Come from Away, B’way’s First 9-11 Musical, Plus Idomeneo at the Met
Is it appropriate for a Broadway musical to address the staggering impact of the 2001 attacks on America? Come from Away, the new Canadian tuner, answers with a resounding yes. Husband and wife librettist-songwriters Irene Sankoff and David Hein have solved the problem of their super-heavy subject matter by focusing on a positive aspect of the tragedy. When terrorists were using planes as bombs targeting the World Trade Center and the Pentagon, several hundred flights were diverted to Gander, a tiny town in New Foundland where thousands of passengers had to remain for days. How the citizens and their guests from around the world coped with this logistical nightmare forms the main thread of the show with several individual story-strands interwoven throughout. The New Foundlanders respond to the demands with grace and humor and the panicked “plane people” gradually warm to them.
Yes, the book is episodic and the songs are a bit treacly here and there, occasionally taking a mite too much inspiration from the Titanic theme which is quoted ironically more than once. However, Sankoff and Hein resist these Lifetime-TV temptations for the most part, leavening syrupy “feel-good” tropes with sharp wit and memorable, Gaelic-flavored music.
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Director Christopher Ashley keeps the many characters and settings clear with a precise, fluid direction and strong, detail-laden performances from a twelve-member cast playing multiple roles. Jenn Colella has the sole solo number as a pioneering female pilot and soars with it. Joel Hatch is dryly deadpan as the town’s mayor. Rodney Hicks gets maximum comic mileage out of a New Yorker’s skepticism at his hosts’ hospitality. Lee MacDougall and Sharon Wheatley are endearingly awkward as middle-aged strangers who become long-distance lovers. Chad Kimball and Caesar Samayoa lend snap to a quarreling gay couple. Petrina Bromley delivers an animal lover’s concern for pets trapped on board with a direct honesty. Astrid Van Wierren is refreshingly blunt as a no-nonsense teacher. Kendra Kassebaum makes a nervous new TV reporter endearingly eager and Q. Smith emotes with intensity as a mother seeking word of her firefighter son.
Not all instincts tapped by the crisis are noble. A Muslim traveller (played with dignity by Samayoa) is treated with fear and suspicion, though gradually befriended by the townspeople, and then subjected to a humiliating interrogation. I would have preferred Sankoff and Hein had ventured further into this darkness, to give a fuller picture of the story. But despite its slight flaws, Come From Away offers a reassuring and heartening take on the earth-shattering event that launched us into an age of terrifying uncertainty.
The Metropolitan Opera’s staging of Mozart’s Idemeneo is also about a community in crisis, but the citizens of ancient Crete are handling a ravenous sea monster rather than an influx of displaced passengers. This revival of Jean-Pierre Ponnelle’s 1982 staging is gorgeously sung by soprano Ying Fang as the delicate princess Ilia, baritone Matthew Polenzani in the title role, and mezzo-soprano Alice Coote in the trouser role of the prince Adamante. Maestro James Levine delivers his customary exquisite handling of the Met orchestra. But the four-hour evening is stolen by Elza van den Heever as the treacherously jealous Elettra.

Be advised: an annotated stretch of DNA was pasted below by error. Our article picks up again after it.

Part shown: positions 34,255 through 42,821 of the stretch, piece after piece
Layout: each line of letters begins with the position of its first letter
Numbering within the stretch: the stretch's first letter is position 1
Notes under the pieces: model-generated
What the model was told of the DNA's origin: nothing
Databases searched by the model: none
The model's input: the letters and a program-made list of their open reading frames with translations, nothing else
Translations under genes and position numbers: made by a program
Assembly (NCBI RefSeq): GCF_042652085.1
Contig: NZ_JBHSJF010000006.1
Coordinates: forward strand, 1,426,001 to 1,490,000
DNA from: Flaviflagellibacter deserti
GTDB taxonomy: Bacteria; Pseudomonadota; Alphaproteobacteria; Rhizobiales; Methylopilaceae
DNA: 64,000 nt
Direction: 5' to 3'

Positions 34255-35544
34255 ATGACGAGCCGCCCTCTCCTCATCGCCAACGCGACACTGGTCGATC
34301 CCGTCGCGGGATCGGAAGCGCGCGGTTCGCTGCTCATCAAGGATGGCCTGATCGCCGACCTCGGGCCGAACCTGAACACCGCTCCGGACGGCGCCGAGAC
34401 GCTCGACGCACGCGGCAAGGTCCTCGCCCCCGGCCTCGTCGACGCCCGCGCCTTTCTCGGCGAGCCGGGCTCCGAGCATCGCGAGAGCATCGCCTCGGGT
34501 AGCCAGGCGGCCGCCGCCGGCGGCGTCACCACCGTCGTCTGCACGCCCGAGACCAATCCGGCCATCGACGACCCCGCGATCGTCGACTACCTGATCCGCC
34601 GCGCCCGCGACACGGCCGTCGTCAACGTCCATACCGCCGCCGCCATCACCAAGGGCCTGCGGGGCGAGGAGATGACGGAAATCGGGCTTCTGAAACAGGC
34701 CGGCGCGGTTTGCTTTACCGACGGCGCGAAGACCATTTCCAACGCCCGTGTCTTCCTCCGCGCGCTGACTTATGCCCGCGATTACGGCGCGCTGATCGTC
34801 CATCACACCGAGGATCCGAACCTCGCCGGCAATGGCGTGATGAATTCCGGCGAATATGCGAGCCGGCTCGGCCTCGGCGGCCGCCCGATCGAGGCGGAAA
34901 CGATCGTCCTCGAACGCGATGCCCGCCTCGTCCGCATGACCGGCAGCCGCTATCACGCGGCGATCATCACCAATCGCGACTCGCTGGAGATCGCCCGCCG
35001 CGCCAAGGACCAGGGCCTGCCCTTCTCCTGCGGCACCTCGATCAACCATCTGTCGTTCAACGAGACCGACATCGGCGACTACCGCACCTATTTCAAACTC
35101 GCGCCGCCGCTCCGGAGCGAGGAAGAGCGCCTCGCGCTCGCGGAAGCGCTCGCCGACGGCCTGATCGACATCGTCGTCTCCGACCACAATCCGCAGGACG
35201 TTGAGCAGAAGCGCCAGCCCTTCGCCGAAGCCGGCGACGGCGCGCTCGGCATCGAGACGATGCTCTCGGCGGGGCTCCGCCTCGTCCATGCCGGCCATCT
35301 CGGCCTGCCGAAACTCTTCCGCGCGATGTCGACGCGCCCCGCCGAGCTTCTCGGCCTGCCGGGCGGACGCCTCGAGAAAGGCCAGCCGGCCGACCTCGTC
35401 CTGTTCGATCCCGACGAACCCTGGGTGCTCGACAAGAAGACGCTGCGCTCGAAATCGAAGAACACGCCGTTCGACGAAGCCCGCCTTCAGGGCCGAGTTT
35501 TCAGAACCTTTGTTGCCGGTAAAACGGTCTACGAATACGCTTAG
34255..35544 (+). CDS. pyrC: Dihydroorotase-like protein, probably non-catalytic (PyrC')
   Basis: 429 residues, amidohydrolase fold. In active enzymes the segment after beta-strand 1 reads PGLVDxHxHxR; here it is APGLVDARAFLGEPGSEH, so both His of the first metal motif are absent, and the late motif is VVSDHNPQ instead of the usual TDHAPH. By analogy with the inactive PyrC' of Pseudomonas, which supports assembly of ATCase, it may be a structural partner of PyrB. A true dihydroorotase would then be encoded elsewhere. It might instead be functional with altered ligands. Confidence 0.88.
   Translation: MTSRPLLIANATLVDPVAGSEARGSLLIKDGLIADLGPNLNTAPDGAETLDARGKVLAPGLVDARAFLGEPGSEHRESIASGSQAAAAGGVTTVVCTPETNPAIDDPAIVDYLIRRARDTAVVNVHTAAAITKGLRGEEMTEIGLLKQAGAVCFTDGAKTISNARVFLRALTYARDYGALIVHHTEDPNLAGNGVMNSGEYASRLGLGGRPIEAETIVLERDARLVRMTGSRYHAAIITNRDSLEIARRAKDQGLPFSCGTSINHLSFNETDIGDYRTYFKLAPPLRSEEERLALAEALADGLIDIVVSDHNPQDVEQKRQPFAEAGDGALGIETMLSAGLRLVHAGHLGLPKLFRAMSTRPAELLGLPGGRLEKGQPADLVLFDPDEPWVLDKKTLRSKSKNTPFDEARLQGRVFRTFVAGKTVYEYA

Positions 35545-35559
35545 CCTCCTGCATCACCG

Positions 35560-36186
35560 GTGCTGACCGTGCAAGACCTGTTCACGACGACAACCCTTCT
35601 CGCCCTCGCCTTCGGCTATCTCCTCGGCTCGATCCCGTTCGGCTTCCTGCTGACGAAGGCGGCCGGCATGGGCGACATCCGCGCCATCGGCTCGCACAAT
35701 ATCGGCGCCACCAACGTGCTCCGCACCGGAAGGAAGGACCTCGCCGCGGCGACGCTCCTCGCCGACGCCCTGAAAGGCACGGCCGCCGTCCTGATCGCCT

Like a libidinous tornado swooping in from another opera (such as Strauss’ modernistic Electra about the same mythological figure), van den Heeven sweeps away all before her in a whirlwind of diva passion. During her Act Two aria in which Elettra eagerly anticipates thwarting her rival Ilia and ensnaring Adamante, she practically makes love to the furniture as she physicalizes her character’s devouring lust. Then after everyone else finds a happy ending, she consumes the stage in a towering rage and collapses, choking on her own fury. Most of Ponnelle’s staging is of the “stand and deliver” or “park and bark” variety where the singers are planted center stage and hold forth for their solos. Van den Heever is anything but stationary or static, taking command of this massive work and wrestling it to the ground.
Come From Away: Opened March 12 for an open run. Gerald Schoenfeld Theatre, 236 W. 45th St., NYC. Tue, Thu, 7 pm; Wed, Fri—Sat, 8 pm; Wed, Sat, 2 pm; Sun, 3 pm. $47—$157. Running time: one hour and 40 mins. with no intermission. $47—$157. (212) 239-6200. www.telecharge.com.
Idomeneo: March 6—25. Metropolitan Opera at Lincoln Center, 66th St. and Broadway, NYC. Repertory schedule. Running time: four hours including two intermissions. $25—$460. (212) 362-6000 or www.metopera.org.
ABOUT THE AUTHOR
David Sheward is a respected writer, editor, and critic. He is the former executive editor and theater critic for Back Stage, the actors’ resource. He has published three books on show business: Rage and Glory: The Volatile Life and Career of George C. Scott, It’s a Hit! The Back Stage Book of Broadway’s Longest-Running Shows and The Big Book of Show Business Awards. He served as president of the Drama Desk, the organization of New York-based theater critics, editors and reporters for seven years. He's also a member of the New York Drama Critics Circle, the Outer Critics Circle and the American Theater Critics Association where he currently is a member of the organization's New Play Committee. For over ten years, he was a contributing correspondent on NY-1 News’ weekly theater show On Stage. In addition to his blog, which you can access from the link above, David also provides Broadway walking tours: http://criticschoicetours.com/
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